NOTE: I tend to sit down and write up a bunch of things at one time, then publish them over the next week. This article was originally written on 2/17, and often by the time they are published I have had time to think about things and reconsider. Much of what you will read in the next two articles is being replaced by a better approach, but I still want to share the thought process. Maybe we will end up in the same place! Here we go… (Also, I created a Facebook page for Sub-Etha as well. It will update every time I post a new article.)
I believe I have solved the dot dilemma, and it looks like it might be easier than I expected. First, a recap on what this dilemma is.
The Pac-Man game considers a collision to be when the center of a sprite crosses over the center of another object. This is how collisions with the ghosts, dots, energizer pellets and fruits are handled. Since the center is used for this, it is possible for two sprites to touch and even overlap slightly without anything happening. This is why it’s possible to brush up against ghosts in the arcade game without losing a life. It is also why if Pac-Man approaches a dot halfway, then turns around without getting to the center point, the dot is not eaten.
As previously discussed, a simple way to keep track of the dots would be to use variables to track the on/off status of each dot. 240 dots could be represented by the bits of some bytes (8 bits per byte) and would take up 30 bytes of RAM. Since I only have around 200 bytes of RAM available, using 15% of available RAM for this may not be practical. Plus, it would also require some sort of table that links each bit to which grid tile on the screen the dot is in. While this may be doable, I have decided to try to come up with a different approach.
Instead of tracking each dot, I will be detecting them as each sprite moves around. If a ghost is moving right and is about to cover up a dot, it will remember that and, as the ghost passes over where the dot is, it will redraw the dot behind it. Some considerable has to be taken for when a sprite changes directions while covering a dot, and I think I have this all worked out.
For Pac-Man, the story is the same, except instead of redrawing the dot, it will score points when the Pac-Man sprite is over the center of where the dot was.
Since objects are constantly being drawn, erased, and redrawn in new locations as they move around the screen, some care must be taken with the order that these things happen to ensure a dot is properly detected. I have a few ideas on how this might be handled, from one that will “most certainly” work but take more CPU time and code, to one that will “quite possibly” work and leave more CPU time free for other game tasks.
Brute force programming is not something I generally do beyond initial tests to see if something will work.
Once again, let’s revisit our screen. The screen is made up of a grid of tiles. Each tile is 3×3 in size. The character sprites are 5×5. A dot is in the center of a tile, so every three pixels there can be a dot. This means a 5×5 sprite can actually be covering two dots.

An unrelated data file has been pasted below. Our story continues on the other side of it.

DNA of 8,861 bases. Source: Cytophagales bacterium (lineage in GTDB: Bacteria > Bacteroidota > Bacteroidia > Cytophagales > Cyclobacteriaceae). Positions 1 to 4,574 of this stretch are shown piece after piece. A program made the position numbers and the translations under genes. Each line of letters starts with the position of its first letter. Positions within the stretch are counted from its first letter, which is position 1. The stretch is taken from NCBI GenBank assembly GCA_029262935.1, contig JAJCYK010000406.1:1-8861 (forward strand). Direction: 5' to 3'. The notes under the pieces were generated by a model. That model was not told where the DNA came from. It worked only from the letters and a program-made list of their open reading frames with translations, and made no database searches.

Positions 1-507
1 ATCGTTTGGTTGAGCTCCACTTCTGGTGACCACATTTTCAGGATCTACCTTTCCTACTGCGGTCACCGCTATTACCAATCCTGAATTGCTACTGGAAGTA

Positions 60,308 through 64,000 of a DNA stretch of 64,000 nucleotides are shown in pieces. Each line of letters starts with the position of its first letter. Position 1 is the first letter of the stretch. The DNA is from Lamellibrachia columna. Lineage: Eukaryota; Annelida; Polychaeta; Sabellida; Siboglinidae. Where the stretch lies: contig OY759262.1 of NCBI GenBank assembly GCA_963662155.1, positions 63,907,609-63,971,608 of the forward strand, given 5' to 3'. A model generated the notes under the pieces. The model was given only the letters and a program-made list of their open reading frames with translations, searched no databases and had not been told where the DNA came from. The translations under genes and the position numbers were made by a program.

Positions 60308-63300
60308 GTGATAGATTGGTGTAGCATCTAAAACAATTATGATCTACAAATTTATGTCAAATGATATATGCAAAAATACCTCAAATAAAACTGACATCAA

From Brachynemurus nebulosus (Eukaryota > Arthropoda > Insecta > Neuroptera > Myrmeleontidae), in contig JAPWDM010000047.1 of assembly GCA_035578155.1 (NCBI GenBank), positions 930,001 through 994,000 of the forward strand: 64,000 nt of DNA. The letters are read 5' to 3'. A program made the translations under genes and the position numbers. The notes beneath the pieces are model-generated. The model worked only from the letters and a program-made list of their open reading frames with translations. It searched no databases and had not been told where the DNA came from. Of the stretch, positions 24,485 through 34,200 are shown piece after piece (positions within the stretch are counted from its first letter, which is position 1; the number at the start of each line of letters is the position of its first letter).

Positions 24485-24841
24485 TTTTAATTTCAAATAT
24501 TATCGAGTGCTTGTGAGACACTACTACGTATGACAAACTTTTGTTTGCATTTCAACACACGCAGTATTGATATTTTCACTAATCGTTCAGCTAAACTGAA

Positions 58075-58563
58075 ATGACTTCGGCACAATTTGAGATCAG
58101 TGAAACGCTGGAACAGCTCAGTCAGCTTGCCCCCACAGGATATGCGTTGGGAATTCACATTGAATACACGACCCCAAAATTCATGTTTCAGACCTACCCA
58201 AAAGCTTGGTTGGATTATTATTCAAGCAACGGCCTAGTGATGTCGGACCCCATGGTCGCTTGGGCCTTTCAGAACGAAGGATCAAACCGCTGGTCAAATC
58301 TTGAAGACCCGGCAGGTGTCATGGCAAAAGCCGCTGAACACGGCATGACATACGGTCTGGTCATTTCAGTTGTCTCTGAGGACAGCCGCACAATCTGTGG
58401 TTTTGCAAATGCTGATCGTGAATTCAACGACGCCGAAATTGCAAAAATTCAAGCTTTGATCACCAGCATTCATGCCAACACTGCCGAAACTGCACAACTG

If a 5×5 sprite begins in the center of a 3×3 tile, it will extend one pixel past each edge of the 3×3 tile. There are four cross paths in the maze where there could be dot touching each of the four sides of a sprite, but we really only need to track the ones in front of the character and remember to draw it back once the character is past it, or count it for the score once the sprite is dead center over it.
Because of how the math works out, any time the sprite is at a tile offset of 0 (in the center), we should be able to check the tile in the direction we are going to see if there is a dot there. If there is, we can increment a counter variable that will indicate how many dots are under us. For this game, this counter will never be higher than 2, but if we were animating a long snake through a maze, we could use the same system to count being on top of many more dots.
Also at the 0 offsets, we check to see if we need to redraw a dot behind us that we just passed over. We do this by checking the counter to see if it is greater than 0. If it is, we draw a dot behind us and decrement the counter.
If we are moving over a dot and have just incremented the counter, the next frame will be to draw the sprite on the current tile with an offset of 1 in that direction (moving one pixel to the right, for example, and now covering the dot). As the character continues moving right, it moves to the next tile, with an offset of -1. When it moves right one more pixel, the offset is 0 and once again we check to see if there is another dot in front, and if a dot needs to be redrawn behind.
This seems like it will work quite easily, but we also have to take in to consideration what might happen if the sprite changes direction. If it backs up, the counter is still set (>0 = we are covering a dot) and I expect the same code may work, since we reverse back and expose where a dot used to be, and just draw one. Some test code is needed to see if it can really be this simple…
Since all turns are done at offsets of 0 in the middle of a tile, there is never a situation where the two dots being covered would be around a corner, but even if there was, it seems like this system would still work.
Some test code will need to be written.